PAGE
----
Corps/corpse: The U.S. Military and Homosexuality

Article excerpt

I examine testimony of over thirty military witnesses during four days of 1993 congressional hearings addressing the controversy over gays and lesbians serving openly in the United States military. Witnesses dispute two major topics: the "nature" of the military, and the "nature" of homosexuals. These topics parallel dual meanings of "corps" that structure this controversy--corps as a social body and corps as the flesh of physical bodies. More broadly, I argue that the rhetorical strategies of incorporation and disincorporation function as indices of power, for these strategies are unequally available to the disputants and engender disparate rhetorical effects.


IN 1992, U.S. presidential candidate William Jefferson Clinton proposed lifting the ban against gays and lesbians openly serving in the United States military, and during the next several months, he was dialectically enjoined by military representatives, members of Congress, political activists, pundits, and many others. A compromise policy, the notorious "Don't Ask, Don't Tell," emerged, was approved by Congress, and signed by President Clinton in November 1993 as part of the National Defense Authorization Act for Fiscal Year 1994. Rather than abating political controversy, however, the policy catalyzed bouts of debate over the qualities of the U.S. military and the characteristics of gays and lesbians. Discharged gay and lesbian soldiers have challenged the policy in courts as their numbers increased each year between 1996 and 2001, a trend only recently reversed in 2002 ("Military Discharged," 2003). Furthermore, news reports tell of six student linguists, gay soldiers training as Arabic translators, who were dismissed from the military just months after Bush Administration and military officials' post-September 11 lamentations that there were too few Arabic translators in the military. (1)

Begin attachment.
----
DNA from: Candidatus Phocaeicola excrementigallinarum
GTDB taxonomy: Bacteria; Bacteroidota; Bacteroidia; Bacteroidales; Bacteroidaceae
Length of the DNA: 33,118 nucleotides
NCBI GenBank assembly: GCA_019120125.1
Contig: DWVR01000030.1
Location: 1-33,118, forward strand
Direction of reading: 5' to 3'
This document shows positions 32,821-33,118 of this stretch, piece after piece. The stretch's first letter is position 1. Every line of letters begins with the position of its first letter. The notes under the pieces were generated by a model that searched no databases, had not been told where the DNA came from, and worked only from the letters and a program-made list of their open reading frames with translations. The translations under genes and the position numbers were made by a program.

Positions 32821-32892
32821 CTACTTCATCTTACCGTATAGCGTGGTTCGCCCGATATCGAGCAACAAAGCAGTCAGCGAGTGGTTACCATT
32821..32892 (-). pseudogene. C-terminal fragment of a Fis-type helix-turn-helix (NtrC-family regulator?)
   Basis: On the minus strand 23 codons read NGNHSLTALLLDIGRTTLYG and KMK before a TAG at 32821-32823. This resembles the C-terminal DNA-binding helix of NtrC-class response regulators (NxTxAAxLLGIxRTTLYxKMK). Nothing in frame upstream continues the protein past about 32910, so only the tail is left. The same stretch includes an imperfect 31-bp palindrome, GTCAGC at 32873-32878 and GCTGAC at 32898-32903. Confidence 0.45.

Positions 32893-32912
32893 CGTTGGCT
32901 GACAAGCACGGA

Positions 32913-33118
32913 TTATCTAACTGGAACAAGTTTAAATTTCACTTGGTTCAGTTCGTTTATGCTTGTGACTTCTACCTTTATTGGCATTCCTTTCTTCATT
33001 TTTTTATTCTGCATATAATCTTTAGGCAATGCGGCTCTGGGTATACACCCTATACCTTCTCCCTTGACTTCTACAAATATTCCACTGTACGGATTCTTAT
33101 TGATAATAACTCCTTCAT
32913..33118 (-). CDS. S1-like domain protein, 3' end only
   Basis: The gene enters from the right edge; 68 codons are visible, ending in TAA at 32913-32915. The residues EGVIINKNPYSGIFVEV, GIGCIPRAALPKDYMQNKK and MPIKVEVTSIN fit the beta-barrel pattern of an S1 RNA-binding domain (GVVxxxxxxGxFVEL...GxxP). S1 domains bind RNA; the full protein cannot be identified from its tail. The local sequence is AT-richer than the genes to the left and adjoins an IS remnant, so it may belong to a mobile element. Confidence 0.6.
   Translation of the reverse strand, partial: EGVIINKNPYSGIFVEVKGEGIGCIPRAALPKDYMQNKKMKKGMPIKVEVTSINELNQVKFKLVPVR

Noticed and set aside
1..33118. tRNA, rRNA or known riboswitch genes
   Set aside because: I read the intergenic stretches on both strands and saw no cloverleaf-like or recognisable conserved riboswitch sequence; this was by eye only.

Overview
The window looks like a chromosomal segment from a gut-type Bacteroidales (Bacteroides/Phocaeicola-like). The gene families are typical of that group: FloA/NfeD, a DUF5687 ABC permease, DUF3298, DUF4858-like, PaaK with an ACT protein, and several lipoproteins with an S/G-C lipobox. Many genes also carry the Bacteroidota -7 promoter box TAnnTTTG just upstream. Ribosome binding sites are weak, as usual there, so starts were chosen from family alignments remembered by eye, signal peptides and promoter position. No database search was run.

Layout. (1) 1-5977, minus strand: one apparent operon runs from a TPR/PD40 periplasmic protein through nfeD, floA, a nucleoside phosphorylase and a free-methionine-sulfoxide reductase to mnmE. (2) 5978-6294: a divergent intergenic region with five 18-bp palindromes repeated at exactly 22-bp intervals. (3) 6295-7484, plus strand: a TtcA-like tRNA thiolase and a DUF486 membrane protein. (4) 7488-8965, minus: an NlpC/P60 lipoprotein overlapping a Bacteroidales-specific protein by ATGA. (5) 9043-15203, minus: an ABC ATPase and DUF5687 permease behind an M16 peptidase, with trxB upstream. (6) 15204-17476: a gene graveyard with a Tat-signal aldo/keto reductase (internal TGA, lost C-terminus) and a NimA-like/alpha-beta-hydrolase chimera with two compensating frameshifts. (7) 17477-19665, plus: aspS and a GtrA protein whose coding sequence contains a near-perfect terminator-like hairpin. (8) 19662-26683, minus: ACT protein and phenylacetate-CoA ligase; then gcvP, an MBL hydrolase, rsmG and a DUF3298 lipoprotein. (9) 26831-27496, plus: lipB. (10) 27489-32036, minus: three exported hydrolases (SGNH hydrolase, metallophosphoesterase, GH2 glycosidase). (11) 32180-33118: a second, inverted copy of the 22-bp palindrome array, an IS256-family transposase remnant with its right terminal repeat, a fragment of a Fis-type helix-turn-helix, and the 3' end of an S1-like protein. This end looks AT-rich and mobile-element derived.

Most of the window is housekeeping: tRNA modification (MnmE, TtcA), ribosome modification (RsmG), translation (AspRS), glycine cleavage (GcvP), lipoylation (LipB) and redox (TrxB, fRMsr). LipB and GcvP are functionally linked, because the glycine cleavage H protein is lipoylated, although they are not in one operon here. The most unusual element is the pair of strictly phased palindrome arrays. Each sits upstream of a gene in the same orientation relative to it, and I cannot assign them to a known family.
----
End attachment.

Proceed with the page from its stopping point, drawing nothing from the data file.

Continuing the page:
Notably, the June 26, 2003, Supreme Court decision in Lawrence v. Texas rejecting that state's sodomy law as unconstitutional augurs a "reinvigorated push" (Price, 2003, p. 4) to overturn the "Don't Ask, Don't Tell" policy. Lawrence overturned the Supreme Court's 1986 Bowers v. Hardwick decision that upheld the state of Georgia's ban on consensual gay sex. Because "Bowers has been cited by lower federal courts in upholding the military's ban on open homosexuality in the ranks" (Lane, 2003), the Lawrence decision might well function to grant legal warrant to challenge the ban on gays and lesbians in the military. Indeed, less than two weeks after the Lawrence decision, former soldier Loren S. Loomis filed a federal lawsuit challenging the ban, in part on the basis of the Lawrence decision ("Gay Man," 2003). Two other men who engaged in consensual sex with women but were discharged under the "Don't Ask ..." policy have also cited the Lawrence decision in their appeals to be reinstated to the military (Price, p. 4). It remains to be seen how much legal leverage the Lawrence majority's arguments will provide, but according to a former legal official in the Clinton administration, "The military's policy will definitely be harder to defend after this case" (Lane). In sum, a decade after its implementation, the "Don't Ask ..." policy is under renewed consideration on a number of fronts: citizens and scholars alike might expect to witness a resurrection and reappraisal of the arguments that dominated this controversy nearly a decade ago.

The continuing controversy over gays and lesbians in the military demands critical scrutiny of key discourse events in the development of the "Don't Ask ..." policy. The policy stands as the most recent articulation of the proper place of gays and lesbians in relation to the military, and its key discourse events establish a rhetorical framework for the types of evidence, claims, modes of reasoning, and spokespeople considered to be potentially persuasive. Among the many discourse events related to the development of the policy, I examine two series of congressional hearings that occurred over a period of four days in May 1993--"Policy Implications of Lifting the Ban on Homosexuals in the Military" on May 4 and 5, and "Policy Concerning Homosexuality in the Armed Forces" on May 10 and 11. …


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